Discrimination Complaint and Civil Litigation Process.

1045 Words Nov 25th, 2005 5 Pages
This paper will outline a complaint process and illustrate the civil litigation that could follow if the Equal Employment Opportunity Commission, through mediation and arbitration cannot resolve a charge. The complaint is based on a scenario of an employee, named John. John works for a private sector business and he wishes to lodge a complaint of discrimination against the company he works for. This paper will explain the steps that are taken, from the beginning with the (EEOC), Equal Employment Opportunity Commission. The paper will continue explaining the process by illustrating the civil litigation steps from the state level to the highest level of the United States Supreme Courts.

John works for a private sector business and want to
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After a charge is rejected, both parties will receive a notice stating this. This is allowing the charging employee a 90 day time limit, to decide if they which to file a lawsuit against the employer (www.eeoc.gov, 2003).

The charging employee has the right to pursue their grievance in civil litigation, but only after finishing the whole administrative procedure through the Equal Employment Opportunity Commission office. The processes of the civil litigation lawsuit are familiar to the prior claim processes that the charging employee experienced with the Equal Employment Opportunity Commission. Nonetheless, there are a few steps that are different. With civil litigation, counseling of the charging employee is not needed. The employer or the defendant will be given a copy of the complaint as well as the summons of the lawsuit pending. These documents are distributed to the employer by a representative from the Sheriff's division. A ruling can be delivered a judge if the company neglects to send a reply to the complaint and summons. The progression moves forward with "discovery "when the company or defendant responds. The "discovery" stage is when both parties have to reveal documents or facts pertaining to the grievance (www.uscourts.gov, 2005).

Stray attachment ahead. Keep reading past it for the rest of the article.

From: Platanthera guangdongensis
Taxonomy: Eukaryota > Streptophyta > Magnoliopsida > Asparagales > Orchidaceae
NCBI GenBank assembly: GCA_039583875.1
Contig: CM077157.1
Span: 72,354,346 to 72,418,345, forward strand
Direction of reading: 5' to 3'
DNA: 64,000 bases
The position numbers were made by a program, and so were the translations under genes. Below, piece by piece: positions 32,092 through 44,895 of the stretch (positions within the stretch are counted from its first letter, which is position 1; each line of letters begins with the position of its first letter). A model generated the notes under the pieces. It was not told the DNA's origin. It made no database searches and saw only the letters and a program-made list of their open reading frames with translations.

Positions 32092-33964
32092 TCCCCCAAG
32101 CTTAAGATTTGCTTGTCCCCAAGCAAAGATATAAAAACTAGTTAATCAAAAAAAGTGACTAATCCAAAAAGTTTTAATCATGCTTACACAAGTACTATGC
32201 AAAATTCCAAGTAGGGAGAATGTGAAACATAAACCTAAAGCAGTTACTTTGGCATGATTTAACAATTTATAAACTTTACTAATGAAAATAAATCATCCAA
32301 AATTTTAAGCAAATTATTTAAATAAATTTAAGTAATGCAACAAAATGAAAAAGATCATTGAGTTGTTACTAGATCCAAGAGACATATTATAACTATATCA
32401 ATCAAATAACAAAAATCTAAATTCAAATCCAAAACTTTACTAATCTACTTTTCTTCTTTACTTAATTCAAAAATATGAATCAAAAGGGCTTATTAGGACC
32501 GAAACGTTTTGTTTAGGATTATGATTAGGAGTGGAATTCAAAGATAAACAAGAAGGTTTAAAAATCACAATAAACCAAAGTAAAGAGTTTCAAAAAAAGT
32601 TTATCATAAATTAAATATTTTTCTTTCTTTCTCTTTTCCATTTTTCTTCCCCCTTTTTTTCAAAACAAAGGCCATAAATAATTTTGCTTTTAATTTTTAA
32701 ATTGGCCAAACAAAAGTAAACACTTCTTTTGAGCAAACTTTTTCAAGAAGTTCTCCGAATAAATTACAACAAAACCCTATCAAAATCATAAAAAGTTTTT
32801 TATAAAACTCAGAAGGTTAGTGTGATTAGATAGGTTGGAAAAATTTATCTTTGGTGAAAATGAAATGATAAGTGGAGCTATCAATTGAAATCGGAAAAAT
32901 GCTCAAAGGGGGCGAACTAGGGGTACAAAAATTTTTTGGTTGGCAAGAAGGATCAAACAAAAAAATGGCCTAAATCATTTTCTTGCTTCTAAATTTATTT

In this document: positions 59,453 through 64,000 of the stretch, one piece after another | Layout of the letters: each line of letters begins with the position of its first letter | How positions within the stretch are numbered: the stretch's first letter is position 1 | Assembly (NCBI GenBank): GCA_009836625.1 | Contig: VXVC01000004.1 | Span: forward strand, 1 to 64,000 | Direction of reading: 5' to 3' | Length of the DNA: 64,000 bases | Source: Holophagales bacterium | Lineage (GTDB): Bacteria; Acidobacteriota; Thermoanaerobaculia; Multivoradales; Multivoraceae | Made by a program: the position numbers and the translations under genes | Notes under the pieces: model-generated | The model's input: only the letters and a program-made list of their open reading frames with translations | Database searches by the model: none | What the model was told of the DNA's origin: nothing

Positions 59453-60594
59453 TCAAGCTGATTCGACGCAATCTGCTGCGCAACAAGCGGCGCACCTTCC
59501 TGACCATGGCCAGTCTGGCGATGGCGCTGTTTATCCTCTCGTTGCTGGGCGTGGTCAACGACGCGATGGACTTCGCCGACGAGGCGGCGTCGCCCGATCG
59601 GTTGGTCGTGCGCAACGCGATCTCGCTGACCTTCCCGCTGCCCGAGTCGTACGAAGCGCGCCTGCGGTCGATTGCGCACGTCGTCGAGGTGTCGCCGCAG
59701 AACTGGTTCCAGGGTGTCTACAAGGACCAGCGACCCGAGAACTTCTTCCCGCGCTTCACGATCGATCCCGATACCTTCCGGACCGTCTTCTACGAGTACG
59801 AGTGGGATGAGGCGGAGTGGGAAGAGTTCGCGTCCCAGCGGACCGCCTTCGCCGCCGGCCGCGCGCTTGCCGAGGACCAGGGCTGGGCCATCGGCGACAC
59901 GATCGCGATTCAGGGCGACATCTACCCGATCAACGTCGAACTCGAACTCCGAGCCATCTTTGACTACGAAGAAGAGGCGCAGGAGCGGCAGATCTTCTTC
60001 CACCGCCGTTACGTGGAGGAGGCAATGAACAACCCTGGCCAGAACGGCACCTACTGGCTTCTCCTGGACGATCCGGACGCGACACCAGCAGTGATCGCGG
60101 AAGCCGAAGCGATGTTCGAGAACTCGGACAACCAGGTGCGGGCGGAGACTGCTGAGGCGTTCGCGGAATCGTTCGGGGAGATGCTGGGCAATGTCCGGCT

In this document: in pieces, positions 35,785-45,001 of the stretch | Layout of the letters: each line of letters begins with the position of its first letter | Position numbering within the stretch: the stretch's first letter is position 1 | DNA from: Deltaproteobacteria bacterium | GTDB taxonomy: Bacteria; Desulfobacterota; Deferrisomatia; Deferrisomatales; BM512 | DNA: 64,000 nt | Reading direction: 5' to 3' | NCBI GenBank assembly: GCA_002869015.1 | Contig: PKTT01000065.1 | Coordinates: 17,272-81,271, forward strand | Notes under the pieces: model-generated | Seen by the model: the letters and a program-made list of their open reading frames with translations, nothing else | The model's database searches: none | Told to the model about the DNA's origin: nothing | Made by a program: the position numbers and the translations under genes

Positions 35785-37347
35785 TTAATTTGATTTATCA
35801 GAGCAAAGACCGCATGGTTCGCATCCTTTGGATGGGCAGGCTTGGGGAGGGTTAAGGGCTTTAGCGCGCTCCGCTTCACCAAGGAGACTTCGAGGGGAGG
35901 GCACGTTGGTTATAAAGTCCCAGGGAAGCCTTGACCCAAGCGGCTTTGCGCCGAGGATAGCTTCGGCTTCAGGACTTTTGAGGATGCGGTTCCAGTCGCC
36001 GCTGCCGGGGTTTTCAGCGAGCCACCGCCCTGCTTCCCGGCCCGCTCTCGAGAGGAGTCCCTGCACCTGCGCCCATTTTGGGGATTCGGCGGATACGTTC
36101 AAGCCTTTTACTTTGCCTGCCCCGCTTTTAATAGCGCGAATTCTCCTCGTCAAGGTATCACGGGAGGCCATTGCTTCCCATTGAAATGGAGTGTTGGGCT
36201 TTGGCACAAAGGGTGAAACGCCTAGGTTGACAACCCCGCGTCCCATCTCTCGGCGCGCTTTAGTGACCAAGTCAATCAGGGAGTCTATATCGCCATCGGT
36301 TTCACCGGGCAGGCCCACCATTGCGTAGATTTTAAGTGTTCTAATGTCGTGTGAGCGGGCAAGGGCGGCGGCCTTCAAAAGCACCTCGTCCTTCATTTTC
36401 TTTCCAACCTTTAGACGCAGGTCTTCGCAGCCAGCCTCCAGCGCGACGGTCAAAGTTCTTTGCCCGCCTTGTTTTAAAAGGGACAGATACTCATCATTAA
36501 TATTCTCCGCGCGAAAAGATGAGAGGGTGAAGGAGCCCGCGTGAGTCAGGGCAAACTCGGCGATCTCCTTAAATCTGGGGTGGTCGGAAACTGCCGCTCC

At this point, the judge will try to resolve the complaint with the attorneys, in the pre-trial meeting. This could avoid a lengthy trial. If a settlement cannot be reached between both
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